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Honduran Baleadas (And Homemade Flour Tortillas)

Baleadas are a Honduran street food made up of a thick, homemade flour tortilla filled with re-fried beans and cheese. These soft tacos are super comforting, it’s easy to understand why the’re so popular! 

Honduran Baleadas Bean Tortillas with homemade flour tortillas

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What are baleadas? 

Baleadas are a simple, yet delicious, street food that come from the north coast of Honduras. 

They consist of a thick flour tortilla that is filled with re-fried red beans, a sprinkle of grated cheese and cream. 

What are re-fried red beans?

Red beans are a very popular side dish in Honduras. Whether re-fried or served in a red beans and rice side dish, you will find them served with nearly any meal. 

Honduran red beans are a particular type of bean that are often hard to find in the States. They are the color of a kidney bean, yet smaller in size. (Closer in size to a black bean.) 

If you live near a Hispanic market, you may be able to find these red beans labled “Frijol de Seda”, “silk beans”, “Central American red beans“, or “Salvadorean beans”.

Pinto beans, have a much different flavor. So, if you want to use re-fried pinto beans in your baleadas, go ahead, but the flavor will be different than the Honduran classic. 

According to one of our Honduran readers, black beans give you the closest flavor to Honduran red beans. So, we have used our recipe for homemade re-fried beans to make the re-fried black beans that we are using in our baleadas. 

Yes, it’s an extra step to make your own re-fried beans. But, the unexpected extra flavor dimension that the black beans give makes it so worth it!

Honduran Baleadas Bean Tortillas served with cheese and cream

What cheese is used in baleadas?

A hard white cheese known as “queso duro” is the traditional cheese used in baleadas. 

This cheese has a salty and robust flavor and is traditional to Honduras and El Salvador. It is often used as a garnish for re-fried beans, soup and salads.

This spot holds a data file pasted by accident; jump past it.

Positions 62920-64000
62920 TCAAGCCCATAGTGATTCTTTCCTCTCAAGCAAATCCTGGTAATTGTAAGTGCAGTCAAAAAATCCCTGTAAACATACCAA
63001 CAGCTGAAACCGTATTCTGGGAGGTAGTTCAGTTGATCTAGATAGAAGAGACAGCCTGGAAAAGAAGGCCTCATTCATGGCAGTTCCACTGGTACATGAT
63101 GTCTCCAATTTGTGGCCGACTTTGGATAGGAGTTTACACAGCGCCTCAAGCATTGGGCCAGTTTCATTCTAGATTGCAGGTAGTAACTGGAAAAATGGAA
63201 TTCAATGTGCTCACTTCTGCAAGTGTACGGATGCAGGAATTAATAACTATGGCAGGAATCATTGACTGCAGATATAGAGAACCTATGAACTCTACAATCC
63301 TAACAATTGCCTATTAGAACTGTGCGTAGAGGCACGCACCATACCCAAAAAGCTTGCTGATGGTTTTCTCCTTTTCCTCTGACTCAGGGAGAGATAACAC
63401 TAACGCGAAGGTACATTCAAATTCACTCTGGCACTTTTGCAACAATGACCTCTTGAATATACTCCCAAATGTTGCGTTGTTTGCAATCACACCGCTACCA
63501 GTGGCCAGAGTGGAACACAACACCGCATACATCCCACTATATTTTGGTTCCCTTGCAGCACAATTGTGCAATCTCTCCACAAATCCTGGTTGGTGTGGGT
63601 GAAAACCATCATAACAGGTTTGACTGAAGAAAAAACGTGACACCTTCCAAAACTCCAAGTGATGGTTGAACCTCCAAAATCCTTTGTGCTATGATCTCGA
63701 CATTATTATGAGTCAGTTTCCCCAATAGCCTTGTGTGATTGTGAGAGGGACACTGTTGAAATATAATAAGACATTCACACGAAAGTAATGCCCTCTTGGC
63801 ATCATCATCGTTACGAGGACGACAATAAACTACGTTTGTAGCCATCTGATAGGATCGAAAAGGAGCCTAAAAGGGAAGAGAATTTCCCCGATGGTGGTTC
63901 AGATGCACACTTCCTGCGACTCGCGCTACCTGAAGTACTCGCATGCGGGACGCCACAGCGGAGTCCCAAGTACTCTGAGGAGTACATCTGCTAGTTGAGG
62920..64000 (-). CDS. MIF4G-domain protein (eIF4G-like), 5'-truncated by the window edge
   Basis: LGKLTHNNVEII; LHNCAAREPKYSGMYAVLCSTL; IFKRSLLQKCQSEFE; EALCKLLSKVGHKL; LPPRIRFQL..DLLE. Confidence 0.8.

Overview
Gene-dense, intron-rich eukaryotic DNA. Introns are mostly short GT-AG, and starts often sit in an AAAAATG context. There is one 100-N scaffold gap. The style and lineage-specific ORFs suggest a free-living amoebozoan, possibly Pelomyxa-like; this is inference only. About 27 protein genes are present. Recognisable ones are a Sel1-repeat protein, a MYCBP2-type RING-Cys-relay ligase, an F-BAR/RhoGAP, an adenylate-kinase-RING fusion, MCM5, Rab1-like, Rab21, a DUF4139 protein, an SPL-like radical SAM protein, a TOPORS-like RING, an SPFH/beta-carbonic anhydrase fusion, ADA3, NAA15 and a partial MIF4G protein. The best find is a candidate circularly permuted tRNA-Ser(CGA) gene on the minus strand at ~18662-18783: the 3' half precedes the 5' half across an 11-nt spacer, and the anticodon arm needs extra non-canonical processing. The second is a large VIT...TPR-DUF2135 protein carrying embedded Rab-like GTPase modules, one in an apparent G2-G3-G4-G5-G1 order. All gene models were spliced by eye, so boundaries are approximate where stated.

If you live near a Hispanic market and can find “gueso duro” to make your baleadas, then go for it! If not, don’t worry. According to one of our Honduran readers, a hard, grate-able cheese like Parmesan is a good substitute, so that’s what we have used in our recipe today. 

What is Honduran sour cream?

A Honduran white cream called “mantequilla blanco” is a must for drizzling over baleadas.  

This is a Honduran style sour-cream that is a bit more runny than sour cream in the States. 

An acceptable substitute for this mantequilla blanco is sour cream that has been watered down with some milk. 

How to make homemade flour tortillas

A key component to a baleada is the thick flour tortilla. 

If you’ve never made our own tortillas, then this is the best tortilla recipe for you to start with. It is super easy to work with. And, the fact that these tortillas are rolled thick means that you don’t have to worry about rolling them to a perfect thin-ness.

To make these flour tortillas, you mix a simple dough together and knead it until smooth and soft. Then it rests to relax the gluten and make rolling it out easier. 

After resting, you simply divide it and roll it out into circles. 

The tortillas are cooked on a dry skillet, roughly 1 minute on each side, until just lightly golden.

Honduran Baleadas Bean Tortillas with homemade flour tortillas

Don’t skip making your own tortilla for this recipe.